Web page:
What I really like about RockMelt is that its alert system doesn't get it my face. Whenever a news story pops up on one of my sites, or something gets added to my Facebook News Feed, the unread count just increases silently. If you'd prefer to have your browser scream at you more often, you can activate pop-up notifications. By default, however, RockMelt updates quietly and waits for me to be ready to view new content, not the other way around.
RockMelt Needs More Customization
The browser is still in its early stages, but RockMelt is not as customizable as it should be. I would like, for example, the ability to turn off the unread alerts on the App Edge on a case-by-case basis. Personally, I like to see alerts from my favorite news sources, but I don't need to know about unread tweets or Facebook News Feed items. I still like the convenience of having quick links to Facebook and Twitter, but it would be even better if I could control the alert system.
Read-only Twitter client
The strange thing about RockMelt's built-in mini Twitter client is that you can't use it to send out a new tweet. The Twitter client pops up in a little window when you click on the Twitter icon. You can read, retweet and reply to messages inside the window, but if you want to send out a new status update you have to click on your personal icon in the upper left corner of the browser window. That's a little counter-intuitive, not to mention annoying. It would be much better if you could update your Twitter status from within RockMelt's Twitter client as well as using the default status update option.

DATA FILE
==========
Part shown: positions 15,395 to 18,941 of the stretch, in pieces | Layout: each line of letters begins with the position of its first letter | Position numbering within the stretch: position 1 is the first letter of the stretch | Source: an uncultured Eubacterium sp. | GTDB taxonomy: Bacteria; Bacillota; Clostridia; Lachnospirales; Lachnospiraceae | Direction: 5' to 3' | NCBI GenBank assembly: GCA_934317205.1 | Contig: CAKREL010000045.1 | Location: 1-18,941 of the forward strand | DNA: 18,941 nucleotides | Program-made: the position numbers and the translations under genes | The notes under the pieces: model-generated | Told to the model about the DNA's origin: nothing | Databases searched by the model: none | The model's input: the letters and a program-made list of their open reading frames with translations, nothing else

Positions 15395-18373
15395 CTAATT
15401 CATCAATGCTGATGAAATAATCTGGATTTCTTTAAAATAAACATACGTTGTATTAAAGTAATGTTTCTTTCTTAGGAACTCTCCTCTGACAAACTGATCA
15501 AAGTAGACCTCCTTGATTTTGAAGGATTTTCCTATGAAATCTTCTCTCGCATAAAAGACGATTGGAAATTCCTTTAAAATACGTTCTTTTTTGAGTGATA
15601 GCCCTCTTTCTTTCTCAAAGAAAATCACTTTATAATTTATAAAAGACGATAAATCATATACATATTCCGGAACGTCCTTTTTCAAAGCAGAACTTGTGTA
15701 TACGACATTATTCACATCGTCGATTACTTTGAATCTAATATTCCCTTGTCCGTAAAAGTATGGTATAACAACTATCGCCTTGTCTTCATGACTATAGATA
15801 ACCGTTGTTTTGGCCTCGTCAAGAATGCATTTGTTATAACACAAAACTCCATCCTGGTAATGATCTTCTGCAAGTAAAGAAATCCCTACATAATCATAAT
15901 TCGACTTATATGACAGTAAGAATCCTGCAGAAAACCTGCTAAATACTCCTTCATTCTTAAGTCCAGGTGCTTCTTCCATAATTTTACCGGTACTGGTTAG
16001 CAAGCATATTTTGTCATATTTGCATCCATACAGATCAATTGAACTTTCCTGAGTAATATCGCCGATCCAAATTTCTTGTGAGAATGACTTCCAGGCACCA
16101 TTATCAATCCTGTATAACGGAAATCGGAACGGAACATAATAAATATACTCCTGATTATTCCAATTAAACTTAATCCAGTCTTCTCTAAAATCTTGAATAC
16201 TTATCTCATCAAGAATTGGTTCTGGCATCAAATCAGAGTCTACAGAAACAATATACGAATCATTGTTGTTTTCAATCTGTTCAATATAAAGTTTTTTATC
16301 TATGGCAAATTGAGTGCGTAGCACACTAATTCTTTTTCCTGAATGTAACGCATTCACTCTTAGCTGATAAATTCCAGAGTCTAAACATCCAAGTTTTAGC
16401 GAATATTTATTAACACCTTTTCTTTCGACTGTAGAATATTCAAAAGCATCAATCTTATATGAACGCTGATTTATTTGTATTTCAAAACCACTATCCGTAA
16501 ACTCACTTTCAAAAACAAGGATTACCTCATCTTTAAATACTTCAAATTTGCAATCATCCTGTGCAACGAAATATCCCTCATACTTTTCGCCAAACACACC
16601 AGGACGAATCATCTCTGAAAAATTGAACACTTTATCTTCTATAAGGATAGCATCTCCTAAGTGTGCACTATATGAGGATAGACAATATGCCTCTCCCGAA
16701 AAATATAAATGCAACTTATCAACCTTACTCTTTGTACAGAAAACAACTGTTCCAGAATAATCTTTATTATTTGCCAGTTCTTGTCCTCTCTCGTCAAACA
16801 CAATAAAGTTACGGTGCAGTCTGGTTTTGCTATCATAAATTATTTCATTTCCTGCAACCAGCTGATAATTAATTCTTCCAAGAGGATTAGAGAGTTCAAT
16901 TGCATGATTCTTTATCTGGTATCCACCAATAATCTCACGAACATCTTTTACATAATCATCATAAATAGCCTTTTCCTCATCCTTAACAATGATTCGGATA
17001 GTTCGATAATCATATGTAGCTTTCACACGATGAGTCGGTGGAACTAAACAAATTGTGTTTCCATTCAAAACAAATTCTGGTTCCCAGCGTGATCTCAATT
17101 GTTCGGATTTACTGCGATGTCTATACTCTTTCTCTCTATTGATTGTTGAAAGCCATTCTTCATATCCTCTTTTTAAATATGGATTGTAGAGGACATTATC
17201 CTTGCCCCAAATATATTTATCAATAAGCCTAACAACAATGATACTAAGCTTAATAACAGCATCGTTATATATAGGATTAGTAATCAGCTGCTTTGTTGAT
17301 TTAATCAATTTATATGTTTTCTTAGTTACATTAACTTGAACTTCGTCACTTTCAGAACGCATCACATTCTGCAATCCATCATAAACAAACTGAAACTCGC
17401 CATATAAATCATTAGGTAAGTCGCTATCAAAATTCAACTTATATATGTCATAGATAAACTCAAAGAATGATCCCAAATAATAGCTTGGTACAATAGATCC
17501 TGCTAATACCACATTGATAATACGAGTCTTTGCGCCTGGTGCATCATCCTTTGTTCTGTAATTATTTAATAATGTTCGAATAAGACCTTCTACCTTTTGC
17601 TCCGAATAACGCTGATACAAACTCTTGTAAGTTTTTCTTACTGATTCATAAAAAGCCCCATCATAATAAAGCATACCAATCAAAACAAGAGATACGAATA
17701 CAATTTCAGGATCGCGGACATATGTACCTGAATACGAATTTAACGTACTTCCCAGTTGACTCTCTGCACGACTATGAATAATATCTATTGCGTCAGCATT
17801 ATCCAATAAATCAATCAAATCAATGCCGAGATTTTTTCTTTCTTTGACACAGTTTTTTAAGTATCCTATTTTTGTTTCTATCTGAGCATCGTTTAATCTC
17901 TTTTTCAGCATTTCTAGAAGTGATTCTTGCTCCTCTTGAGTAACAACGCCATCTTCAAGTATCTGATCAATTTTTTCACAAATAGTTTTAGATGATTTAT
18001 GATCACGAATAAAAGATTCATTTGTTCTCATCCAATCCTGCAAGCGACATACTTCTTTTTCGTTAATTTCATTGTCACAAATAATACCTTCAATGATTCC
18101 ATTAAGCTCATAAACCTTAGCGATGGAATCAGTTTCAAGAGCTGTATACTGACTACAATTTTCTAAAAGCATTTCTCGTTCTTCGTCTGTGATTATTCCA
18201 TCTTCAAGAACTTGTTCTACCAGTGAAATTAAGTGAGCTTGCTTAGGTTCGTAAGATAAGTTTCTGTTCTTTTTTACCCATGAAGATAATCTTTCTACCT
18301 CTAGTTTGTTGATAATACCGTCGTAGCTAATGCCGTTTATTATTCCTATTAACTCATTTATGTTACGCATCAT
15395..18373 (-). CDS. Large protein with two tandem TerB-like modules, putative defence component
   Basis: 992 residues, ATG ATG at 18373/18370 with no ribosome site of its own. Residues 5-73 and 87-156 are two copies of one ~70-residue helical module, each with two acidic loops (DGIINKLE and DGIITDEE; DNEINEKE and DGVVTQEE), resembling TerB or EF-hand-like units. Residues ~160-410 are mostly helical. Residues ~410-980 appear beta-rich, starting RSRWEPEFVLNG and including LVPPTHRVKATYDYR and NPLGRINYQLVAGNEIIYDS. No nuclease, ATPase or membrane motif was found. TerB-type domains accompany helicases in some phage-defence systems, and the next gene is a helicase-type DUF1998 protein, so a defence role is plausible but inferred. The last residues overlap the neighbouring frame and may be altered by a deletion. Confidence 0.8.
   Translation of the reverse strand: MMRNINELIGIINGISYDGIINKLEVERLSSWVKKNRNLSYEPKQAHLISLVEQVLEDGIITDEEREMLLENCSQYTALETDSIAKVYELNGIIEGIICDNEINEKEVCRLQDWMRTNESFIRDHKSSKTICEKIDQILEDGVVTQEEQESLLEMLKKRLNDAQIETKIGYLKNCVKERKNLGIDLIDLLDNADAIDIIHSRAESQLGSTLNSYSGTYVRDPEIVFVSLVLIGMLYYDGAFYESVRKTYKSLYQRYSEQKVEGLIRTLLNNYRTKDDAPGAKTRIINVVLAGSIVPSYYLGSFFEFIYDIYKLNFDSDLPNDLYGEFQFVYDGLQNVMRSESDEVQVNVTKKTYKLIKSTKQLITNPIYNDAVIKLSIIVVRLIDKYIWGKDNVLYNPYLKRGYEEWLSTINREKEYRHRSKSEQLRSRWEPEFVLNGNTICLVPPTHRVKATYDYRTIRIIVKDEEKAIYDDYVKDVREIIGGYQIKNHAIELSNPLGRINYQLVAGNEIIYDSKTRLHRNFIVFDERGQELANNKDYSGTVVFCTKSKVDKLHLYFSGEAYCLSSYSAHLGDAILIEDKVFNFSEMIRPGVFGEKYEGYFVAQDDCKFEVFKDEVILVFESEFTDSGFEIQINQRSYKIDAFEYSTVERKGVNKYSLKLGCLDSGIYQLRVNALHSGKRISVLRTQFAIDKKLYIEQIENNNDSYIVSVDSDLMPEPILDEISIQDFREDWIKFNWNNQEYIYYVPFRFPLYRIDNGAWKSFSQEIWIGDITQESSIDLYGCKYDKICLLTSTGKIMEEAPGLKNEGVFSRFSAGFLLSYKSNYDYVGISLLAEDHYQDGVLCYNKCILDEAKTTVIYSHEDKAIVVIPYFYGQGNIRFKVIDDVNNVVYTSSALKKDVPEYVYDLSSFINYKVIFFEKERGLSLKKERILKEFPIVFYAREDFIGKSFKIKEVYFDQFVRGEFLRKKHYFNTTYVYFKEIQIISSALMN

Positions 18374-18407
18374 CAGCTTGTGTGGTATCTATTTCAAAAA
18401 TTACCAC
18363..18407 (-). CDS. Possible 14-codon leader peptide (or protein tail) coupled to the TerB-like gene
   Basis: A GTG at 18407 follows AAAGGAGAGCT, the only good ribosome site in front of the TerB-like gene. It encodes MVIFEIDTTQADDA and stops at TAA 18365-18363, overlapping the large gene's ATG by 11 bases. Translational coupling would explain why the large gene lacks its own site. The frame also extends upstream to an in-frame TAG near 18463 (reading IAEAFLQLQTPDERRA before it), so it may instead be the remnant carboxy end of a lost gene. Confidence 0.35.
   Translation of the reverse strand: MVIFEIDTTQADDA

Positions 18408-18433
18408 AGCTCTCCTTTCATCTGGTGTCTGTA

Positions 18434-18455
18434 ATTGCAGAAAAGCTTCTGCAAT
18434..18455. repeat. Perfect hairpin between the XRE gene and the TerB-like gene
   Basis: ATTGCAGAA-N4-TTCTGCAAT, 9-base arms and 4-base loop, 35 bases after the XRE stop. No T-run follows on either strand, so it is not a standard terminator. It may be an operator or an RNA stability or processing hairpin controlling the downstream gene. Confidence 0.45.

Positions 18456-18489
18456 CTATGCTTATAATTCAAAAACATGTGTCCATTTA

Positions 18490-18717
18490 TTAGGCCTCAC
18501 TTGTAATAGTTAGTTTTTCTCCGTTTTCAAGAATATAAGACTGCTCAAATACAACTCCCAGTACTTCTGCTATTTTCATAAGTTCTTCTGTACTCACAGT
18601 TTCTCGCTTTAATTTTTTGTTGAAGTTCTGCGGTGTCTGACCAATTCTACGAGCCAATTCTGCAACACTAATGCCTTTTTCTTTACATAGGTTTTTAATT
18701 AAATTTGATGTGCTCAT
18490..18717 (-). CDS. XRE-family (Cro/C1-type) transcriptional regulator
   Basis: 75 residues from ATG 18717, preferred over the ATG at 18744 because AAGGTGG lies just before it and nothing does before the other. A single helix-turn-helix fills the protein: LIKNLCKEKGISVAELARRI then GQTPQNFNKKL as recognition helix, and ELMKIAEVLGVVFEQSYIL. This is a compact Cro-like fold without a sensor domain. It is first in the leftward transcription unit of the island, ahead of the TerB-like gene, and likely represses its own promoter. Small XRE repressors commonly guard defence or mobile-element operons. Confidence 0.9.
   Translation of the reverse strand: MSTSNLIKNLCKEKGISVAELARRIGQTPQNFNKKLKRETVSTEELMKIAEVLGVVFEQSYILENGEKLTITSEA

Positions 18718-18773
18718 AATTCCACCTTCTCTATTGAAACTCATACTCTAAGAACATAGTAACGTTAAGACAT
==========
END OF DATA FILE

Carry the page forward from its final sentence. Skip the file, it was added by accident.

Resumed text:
Give Me More RockMelt
Right now, the Friend Edge is a Facebook-only zone. I would like to see RockMelt expand that functionality so that I could include people from other services such as Google Talk, AIM and MSN Messenger. Facebook is a nice start for the Friend Edge, but I certainly hope it's not the end.
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